What is a stroke?

A stroke is a serious, life-threatening medical condition. It occurs when the blood supply to part of the brain is cut off for long enough to cause brain tissue to die.

There are two types of stroke:
• ischaemic – caused when a clot blocks the blood supply to the brain. This is the most common.
• haemorrhagic – caused by bleeding in the brain.

Strokes are the third most common cause of death in the UK and the single most common cause of severe disability.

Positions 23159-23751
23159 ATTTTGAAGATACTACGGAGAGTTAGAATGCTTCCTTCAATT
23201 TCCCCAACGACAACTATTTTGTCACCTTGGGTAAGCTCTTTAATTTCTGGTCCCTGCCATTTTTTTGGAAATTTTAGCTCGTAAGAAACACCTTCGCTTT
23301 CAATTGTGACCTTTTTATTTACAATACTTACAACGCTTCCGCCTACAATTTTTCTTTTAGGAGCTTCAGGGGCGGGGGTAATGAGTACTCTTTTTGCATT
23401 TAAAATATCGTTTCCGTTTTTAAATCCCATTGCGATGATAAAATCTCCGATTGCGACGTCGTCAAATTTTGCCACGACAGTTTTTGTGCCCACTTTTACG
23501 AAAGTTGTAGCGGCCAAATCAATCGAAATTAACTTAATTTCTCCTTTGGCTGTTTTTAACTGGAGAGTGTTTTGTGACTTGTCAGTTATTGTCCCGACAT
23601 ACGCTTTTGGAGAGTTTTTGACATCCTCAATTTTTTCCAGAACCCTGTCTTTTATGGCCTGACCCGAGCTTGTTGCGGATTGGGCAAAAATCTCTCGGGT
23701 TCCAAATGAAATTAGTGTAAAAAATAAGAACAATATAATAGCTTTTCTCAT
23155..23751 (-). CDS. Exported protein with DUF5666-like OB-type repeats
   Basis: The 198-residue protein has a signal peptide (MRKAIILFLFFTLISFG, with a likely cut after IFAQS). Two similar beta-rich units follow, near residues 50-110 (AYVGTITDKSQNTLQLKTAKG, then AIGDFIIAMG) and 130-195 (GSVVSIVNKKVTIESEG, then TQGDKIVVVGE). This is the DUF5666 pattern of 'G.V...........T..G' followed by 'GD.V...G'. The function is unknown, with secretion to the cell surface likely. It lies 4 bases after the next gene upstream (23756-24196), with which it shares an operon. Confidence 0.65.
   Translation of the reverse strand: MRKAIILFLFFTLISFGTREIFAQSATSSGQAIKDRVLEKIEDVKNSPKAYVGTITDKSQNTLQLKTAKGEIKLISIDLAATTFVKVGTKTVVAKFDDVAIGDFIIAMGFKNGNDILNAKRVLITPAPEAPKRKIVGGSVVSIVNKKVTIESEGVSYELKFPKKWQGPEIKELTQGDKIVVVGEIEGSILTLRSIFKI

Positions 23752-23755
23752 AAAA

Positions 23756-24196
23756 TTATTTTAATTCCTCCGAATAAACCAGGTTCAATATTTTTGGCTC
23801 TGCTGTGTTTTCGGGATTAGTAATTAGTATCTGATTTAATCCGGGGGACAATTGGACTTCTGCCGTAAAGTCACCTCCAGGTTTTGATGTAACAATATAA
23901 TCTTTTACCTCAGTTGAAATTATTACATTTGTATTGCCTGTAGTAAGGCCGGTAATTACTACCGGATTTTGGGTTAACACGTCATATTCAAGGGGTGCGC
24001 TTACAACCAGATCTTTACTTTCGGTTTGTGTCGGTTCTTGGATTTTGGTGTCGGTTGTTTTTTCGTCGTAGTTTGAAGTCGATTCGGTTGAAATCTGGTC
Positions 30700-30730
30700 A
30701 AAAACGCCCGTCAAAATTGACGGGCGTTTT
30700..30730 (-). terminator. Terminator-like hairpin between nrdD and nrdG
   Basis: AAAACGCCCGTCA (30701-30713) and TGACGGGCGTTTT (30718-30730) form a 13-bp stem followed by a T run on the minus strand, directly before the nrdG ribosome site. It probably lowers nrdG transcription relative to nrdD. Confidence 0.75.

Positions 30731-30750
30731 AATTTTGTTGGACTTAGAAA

Who is affected?

Around 150,000 people have a stroke in the UK every year, equivalent to one every five minutes.

60,000 people die from stroke in the UK every year. Over half of those who survive are left with some level of disability.

Most people who have strokes are over 65, although around 1,000 people under 30 have a stroke each year including children.

How we help

We have funded research into the prevention and treatment of strokes. This includes the funding of PhD students to carry out the research including:

  • Research into subarachnoid haemorrhage, a subtype of stroke by PhD student, Rasheed Afinowi. Read more.